addmanrcace: What really got to me about Phantom World, especially now that I’m actively thinking about it, is that is was made up of mostly bad parts, but it turned out to be okay and a little enjoyable. It was beautiful, imaginative, dull, and pointless all at the same time. I can’t personally recommend this to any type of anime watcher, except maybe someone that wants to watch all of KyoAni’s stuff. Since it wasn’t actually bad and I did enjoy watching it at a lot of points, I’ll have to settle with giving it a 6/10.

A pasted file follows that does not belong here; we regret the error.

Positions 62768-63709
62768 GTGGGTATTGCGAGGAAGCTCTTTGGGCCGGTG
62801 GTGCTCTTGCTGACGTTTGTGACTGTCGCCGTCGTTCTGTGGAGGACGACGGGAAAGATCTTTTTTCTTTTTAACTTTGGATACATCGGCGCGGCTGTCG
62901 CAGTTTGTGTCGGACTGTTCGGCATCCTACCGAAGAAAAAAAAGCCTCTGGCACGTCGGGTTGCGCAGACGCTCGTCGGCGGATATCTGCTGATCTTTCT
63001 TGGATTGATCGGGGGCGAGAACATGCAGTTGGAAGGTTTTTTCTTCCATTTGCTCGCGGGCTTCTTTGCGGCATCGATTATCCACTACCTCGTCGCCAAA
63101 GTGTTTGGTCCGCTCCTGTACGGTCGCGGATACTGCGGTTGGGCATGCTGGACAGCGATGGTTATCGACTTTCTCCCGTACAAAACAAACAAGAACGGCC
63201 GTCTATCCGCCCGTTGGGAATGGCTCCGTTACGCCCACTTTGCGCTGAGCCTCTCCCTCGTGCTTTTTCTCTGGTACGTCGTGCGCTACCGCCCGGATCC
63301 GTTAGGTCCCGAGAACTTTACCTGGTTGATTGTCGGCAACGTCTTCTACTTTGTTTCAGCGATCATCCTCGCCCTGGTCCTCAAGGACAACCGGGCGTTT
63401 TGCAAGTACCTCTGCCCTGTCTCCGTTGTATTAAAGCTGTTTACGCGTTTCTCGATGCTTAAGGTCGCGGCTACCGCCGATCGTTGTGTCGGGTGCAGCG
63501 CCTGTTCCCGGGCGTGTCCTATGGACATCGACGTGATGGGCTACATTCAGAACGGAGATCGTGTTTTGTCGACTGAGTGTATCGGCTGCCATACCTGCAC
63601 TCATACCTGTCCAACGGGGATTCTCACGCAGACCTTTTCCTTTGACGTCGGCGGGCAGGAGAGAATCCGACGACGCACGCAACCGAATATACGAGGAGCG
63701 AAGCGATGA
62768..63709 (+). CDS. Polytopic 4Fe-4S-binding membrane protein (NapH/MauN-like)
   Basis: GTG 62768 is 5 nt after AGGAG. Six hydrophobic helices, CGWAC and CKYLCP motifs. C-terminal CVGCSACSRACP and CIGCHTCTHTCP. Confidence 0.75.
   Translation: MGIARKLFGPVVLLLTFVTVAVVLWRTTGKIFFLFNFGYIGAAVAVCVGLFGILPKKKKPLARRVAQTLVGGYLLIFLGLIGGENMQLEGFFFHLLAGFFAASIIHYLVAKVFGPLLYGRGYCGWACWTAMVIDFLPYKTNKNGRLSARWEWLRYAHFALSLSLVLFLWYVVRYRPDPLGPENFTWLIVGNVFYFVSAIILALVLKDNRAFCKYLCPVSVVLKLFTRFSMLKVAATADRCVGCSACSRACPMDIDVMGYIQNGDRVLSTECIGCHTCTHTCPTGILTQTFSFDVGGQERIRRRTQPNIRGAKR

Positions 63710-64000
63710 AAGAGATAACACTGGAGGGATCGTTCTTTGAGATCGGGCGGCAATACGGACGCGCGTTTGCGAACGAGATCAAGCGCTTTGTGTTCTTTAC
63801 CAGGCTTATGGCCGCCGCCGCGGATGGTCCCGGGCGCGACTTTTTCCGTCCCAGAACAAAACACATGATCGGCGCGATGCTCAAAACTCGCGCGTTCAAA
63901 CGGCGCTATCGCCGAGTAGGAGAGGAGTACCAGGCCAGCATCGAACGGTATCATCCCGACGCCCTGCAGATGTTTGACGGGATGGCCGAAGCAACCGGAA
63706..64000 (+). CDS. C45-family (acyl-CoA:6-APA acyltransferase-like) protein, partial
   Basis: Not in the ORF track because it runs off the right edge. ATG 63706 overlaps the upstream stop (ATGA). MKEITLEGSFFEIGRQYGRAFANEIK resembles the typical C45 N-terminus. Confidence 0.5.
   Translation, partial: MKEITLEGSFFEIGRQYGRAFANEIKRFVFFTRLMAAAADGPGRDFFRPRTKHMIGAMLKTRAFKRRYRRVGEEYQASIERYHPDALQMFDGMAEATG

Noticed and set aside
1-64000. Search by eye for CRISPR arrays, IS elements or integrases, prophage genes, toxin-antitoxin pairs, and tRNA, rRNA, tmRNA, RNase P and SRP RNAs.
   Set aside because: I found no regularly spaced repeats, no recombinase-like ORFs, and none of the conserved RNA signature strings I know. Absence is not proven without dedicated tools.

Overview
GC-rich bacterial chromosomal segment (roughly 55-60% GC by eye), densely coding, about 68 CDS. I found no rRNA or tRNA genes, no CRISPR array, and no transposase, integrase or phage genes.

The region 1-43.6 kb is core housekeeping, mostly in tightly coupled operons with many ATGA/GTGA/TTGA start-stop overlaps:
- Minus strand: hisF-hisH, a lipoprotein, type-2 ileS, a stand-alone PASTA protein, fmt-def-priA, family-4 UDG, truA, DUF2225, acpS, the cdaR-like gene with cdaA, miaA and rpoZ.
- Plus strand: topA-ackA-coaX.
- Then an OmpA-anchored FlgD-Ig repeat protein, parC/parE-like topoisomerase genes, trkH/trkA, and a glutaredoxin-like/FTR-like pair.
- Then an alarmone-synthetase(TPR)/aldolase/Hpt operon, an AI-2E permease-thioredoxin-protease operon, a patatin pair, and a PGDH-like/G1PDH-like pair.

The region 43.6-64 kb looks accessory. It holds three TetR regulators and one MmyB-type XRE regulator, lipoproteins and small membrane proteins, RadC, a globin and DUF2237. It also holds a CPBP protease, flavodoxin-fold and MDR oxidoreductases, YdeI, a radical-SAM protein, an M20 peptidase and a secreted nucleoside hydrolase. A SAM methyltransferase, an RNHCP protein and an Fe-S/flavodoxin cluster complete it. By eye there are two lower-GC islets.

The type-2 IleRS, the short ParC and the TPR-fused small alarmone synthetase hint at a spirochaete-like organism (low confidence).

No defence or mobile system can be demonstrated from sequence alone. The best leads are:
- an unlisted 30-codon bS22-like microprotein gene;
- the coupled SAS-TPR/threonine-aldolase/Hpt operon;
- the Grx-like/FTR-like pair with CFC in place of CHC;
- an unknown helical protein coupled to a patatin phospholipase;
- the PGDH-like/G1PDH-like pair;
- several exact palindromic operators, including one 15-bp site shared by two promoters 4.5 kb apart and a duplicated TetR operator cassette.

Ringwormsherm: Sigh. There’s a whole catalog of issues that I have with Phantom World. I could list them all off, but I think everything I dislike about the series can be effectively boiled down to one overarching problem: The series took an imaginative concept that was backed by a LOT of funding and decided to execute it in the most painfully generic and creatively-vacant way possible. The fact that this series essentially devolved into a harem covers why the characters are so bland and uninspired, why they receive bare minimum development, the fan-pandering, and why the plot only exists in the last two episodes. Even though the production value of this series is through the roof, the series really has nothing else to offer and was a massive disappointment in my book. It could’ve been so much more, but it wasn’t and that’s why I can only award it mediocre 4.5/10. Thus, addmanrcace’s and my scores culminate in this series getting a 5.25/10 and a recommendation to skip it completely unless you are dying to see the now infamous “boob limbo” episode.